Rings of Time

Lara Schopp Articles, Tyler Heston, Youth Ministry

By Rev. Tyler Heston, Minister to Youth

We should really start a book club for the church staff. Soon after Catherine shared an article that mentioned The Overstory by Richard Powers, six of us were reading (or had already read) the book. The novel weaves the story of various people from across the globe into a single story with the life of trees at the center. It is an amazing read with its incredible storytelling, poetic prose, and scientific savviness. Already, it is challenging me to re-think how I ponder time and the progress of life.

At one point, Powers says that “people have no idea what time is. They think it’s a line, spinning out from three seconds behind them, then vanishing just as fast into the three seconds of fog just ahead. They can’t see that time is one spreading ring wrapped around another, outward and outward until the thinnest skin of Now depends for its being on the enormous mass of everything that has already died.” Throughout the novel, Powers’ storytelling serves as a reminder of this truth: time is slowly wrapping around itself, holding our lives within the enormous mass of the whole. After one of the more tragic moments in the story, one of the main characters looks up and into a large tree, realizing that, to this tree, each moment, joyful or tragic, is “so insignificant, so transitory, [and] will be written into its rings and prayed over by branches that wave their semaphores against the bluest of midwestern winter skies.”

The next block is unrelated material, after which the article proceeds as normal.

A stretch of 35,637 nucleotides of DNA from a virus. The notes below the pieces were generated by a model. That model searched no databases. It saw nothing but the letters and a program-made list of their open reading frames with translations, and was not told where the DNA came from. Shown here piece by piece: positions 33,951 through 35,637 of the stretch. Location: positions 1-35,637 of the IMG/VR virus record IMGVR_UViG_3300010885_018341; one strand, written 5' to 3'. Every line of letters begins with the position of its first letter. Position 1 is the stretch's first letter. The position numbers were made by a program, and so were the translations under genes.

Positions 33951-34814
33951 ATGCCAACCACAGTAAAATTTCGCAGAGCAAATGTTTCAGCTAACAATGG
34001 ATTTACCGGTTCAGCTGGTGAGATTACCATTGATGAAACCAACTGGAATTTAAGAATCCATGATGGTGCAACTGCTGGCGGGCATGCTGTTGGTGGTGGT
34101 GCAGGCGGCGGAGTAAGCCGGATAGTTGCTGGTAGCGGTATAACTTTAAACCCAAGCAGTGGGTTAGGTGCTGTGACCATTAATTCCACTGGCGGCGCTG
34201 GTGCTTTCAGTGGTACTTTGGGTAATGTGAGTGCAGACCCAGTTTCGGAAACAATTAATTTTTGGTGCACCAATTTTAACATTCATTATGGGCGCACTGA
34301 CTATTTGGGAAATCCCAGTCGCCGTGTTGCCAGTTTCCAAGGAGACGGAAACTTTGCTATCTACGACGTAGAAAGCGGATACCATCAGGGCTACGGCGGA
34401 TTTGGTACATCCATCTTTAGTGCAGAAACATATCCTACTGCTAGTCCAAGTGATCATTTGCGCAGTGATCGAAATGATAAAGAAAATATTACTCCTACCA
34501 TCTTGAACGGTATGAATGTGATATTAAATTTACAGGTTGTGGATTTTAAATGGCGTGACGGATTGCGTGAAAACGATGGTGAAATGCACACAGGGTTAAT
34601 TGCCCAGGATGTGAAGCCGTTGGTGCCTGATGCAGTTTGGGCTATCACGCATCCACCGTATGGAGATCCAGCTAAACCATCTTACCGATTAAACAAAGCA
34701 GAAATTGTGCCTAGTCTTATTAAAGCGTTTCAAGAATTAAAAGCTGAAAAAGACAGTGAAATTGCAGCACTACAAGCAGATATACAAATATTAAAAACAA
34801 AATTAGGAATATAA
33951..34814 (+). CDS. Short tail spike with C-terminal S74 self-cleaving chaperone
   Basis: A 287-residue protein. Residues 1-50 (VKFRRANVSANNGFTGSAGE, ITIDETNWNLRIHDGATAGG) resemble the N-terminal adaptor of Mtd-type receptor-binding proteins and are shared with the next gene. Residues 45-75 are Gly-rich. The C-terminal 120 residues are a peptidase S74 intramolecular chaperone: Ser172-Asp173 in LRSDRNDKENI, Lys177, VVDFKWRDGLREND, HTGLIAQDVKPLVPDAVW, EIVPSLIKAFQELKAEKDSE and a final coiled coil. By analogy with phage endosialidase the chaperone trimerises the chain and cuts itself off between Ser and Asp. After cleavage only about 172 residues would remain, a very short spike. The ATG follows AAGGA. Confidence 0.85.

Powers is not the first one to suggest that time is an accumulation of repetitive rings. The writer of Ecclesiastes wrestled with this same reality. “Vanity of vanities! All is vanity. What do people gain from all the toil at which they toil under the sun? A generation goes, and a generation comes, but the earth remains forever… What has been is what will be, and what has been done is what will be done; there is nothing new under the sun.” (1:2-4, 9) With initial anxiety and trepidation, the writer of Ecclesiastes returns over and over to this incorrigible fact: that time is always wrapping around itself. We are small, and the same fate befalls us all. “For there is no enduring remembrance of the wise or of fools, seeing that in the days to come all will have been long forgotten.” (Ecclesiastes 2:16) Yet, the author hits a tipping point near the end and realizes that this repetition is not a bad thing, but must be accepted and rejoiced. The end of Ecclesiastes urges the reader to rejoice in the pleasures of life, from merry moments with friends to the treasured relationships with the ones you love, and to remember that life is worth living, even when it is but one ring in the endless trunk of time.

How do you mark the pace of your life? What reminds you of your humble place in the universe? What floods your life with meaning in the face of the enormity of it all? Whether you are celebrating your daughter’s sporting team’s victory or struggling with sickness keeping you home from work on an important day; whether you are celebrating the new life of a family member’s new baby or mourning the unexpected loss of a friend— wherever you find yourself amidst the highs and lows wrapped up into each of our lives— may you find peace and freedom within the rings of time. May we remember that we are held in place within the harmony of God’s eternity, and that despite the enormity of it all, the rings of our lives are irreplaceable parts of the trees of existence, each an important moment in the story God is telling in the infinite cosmos.